ICE Increases Enforcement


After California Governor Jerry Brown signed sanctuary laws in October 2017, U.S. Immigration and Customs Enforcement (ICE) has cracked down on arresting undocumented individuals in California. ICE Director Thomas Homan stated that because California's sanctuary laws limit cooperation with state law enforcement partners, ICE actions "will inevitably result in additional collateral arrests, instead of focusing on arrests at jails and prisons where transfers are safer for ICE officers and the community."
In January 2018, ICE issued Notices of Inspection (NOIs) to 77 companies in Northern California. The following month, ICE issued 122 NOIs to companies in Southern  California and made over 200 arrests. According to Homan, "88 % were convicted criminals." Employers who received NOIs regarding their I-9 forms had three days to prepare for the inspections. Failure to comply could result in civil fines and possible criminal prosecution.

Since September 2017, ICE has conducted raids all over the U.S. and issued one of the largest fines in its history -- Asplundh Tree received a $95 million penalty. ICE also served audit notices on 98 7-Eleven franchises and conducted raids that led to over 20 arrests.

California is not the only enforcement target. 

Below are ICE's statistics for the 2017 fiscal year:

  • Conducted 1,360 I-9 audits

  • Made 139 criminal arrests and 172 administrative arrests

  • Ordered businesses to pay $97.6 million in judicial forfeiture, fines, and restitution and $7.8 million in civil fines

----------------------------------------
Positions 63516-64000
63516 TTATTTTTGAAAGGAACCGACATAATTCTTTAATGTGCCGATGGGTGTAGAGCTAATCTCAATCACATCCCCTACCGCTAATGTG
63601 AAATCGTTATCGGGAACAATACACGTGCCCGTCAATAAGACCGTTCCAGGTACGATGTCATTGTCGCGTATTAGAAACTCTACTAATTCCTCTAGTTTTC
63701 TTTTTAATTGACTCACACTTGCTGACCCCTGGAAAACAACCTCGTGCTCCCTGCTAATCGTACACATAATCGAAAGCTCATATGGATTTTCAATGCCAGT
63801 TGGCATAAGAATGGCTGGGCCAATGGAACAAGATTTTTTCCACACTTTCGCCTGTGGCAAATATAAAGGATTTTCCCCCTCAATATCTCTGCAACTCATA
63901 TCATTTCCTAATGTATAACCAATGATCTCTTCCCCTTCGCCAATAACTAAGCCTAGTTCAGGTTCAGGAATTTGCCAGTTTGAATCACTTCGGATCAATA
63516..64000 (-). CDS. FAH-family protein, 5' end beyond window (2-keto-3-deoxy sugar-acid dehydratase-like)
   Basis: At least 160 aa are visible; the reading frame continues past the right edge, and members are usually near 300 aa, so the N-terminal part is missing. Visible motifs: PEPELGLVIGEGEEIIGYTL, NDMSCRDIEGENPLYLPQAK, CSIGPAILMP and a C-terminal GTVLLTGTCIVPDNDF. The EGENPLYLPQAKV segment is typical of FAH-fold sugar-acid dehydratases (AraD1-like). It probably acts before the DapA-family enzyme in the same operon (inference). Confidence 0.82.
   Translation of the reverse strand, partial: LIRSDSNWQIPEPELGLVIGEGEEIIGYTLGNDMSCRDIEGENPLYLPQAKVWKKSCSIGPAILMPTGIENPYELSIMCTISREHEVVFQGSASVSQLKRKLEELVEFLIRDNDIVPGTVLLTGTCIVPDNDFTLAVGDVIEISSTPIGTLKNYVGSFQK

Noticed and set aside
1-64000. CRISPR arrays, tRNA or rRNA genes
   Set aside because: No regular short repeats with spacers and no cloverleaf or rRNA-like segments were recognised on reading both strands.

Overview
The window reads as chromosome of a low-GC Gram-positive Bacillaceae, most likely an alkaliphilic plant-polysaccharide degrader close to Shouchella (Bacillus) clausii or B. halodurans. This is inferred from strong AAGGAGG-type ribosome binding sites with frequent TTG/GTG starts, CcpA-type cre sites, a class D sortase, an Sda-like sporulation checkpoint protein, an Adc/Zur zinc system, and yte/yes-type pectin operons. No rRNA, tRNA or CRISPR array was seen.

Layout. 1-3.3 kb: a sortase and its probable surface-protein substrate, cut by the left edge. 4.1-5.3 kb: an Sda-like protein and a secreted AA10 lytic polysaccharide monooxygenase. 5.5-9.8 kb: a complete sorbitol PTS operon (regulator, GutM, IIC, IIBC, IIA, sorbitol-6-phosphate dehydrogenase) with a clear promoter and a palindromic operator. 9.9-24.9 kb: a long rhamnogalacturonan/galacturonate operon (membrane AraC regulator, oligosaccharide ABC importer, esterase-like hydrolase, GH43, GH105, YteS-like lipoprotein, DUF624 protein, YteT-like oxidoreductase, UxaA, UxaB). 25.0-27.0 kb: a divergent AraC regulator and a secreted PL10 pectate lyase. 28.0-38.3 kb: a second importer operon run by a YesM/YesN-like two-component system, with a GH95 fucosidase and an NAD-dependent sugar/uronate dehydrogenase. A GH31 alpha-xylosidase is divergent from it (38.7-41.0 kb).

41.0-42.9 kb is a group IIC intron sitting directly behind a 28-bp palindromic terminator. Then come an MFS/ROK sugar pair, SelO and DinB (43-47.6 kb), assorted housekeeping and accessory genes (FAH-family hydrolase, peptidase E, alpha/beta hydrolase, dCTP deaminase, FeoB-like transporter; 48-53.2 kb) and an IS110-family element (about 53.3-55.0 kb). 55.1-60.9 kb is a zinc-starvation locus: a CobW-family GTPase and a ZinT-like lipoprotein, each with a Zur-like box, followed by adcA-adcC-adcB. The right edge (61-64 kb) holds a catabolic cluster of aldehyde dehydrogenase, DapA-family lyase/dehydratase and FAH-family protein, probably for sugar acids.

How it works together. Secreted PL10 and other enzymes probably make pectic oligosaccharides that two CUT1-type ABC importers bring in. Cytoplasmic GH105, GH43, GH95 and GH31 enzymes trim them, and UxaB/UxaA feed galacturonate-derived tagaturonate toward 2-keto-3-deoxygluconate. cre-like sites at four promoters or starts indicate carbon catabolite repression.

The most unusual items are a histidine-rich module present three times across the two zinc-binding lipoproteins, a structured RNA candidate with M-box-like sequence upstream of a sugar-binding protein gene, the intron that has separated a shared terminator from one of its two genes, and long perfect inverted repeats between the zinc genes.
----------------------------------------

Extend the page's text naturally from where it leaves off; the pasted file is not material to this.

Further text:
These statistics are part of the first two prongs of ICE's three-pronged enforcement process: 

  1. I-9 inspections and civil fines

  2. Arrests of employers and unauthorized workers

ICE offers the IMAGE Program which trains and certifies employers to set an example for other employers.

Employers who are looking to get certified must:

  • Complete the IMAGE Self-Assessment Application

  • Sign an IMAGE partnership agreement

  • Enroll in E-Verify within 60 days

  • Establish a written hiring and employment eligibility verification policy

  • Conduct yearly I-9 self-audits

  • Submit to an initial I-9 inspection

For employers who enroll in the IMAGE Program, ICE will:

  • Waive potential fines if substantive violations are discovered on fewer than 50 percent of the Form I-9s. If more than 50 percent of forms have substantive violations, they will mitigate fines.

  • Not conduct another inspection for two years.

  • Provide information and training before, during and after inspection.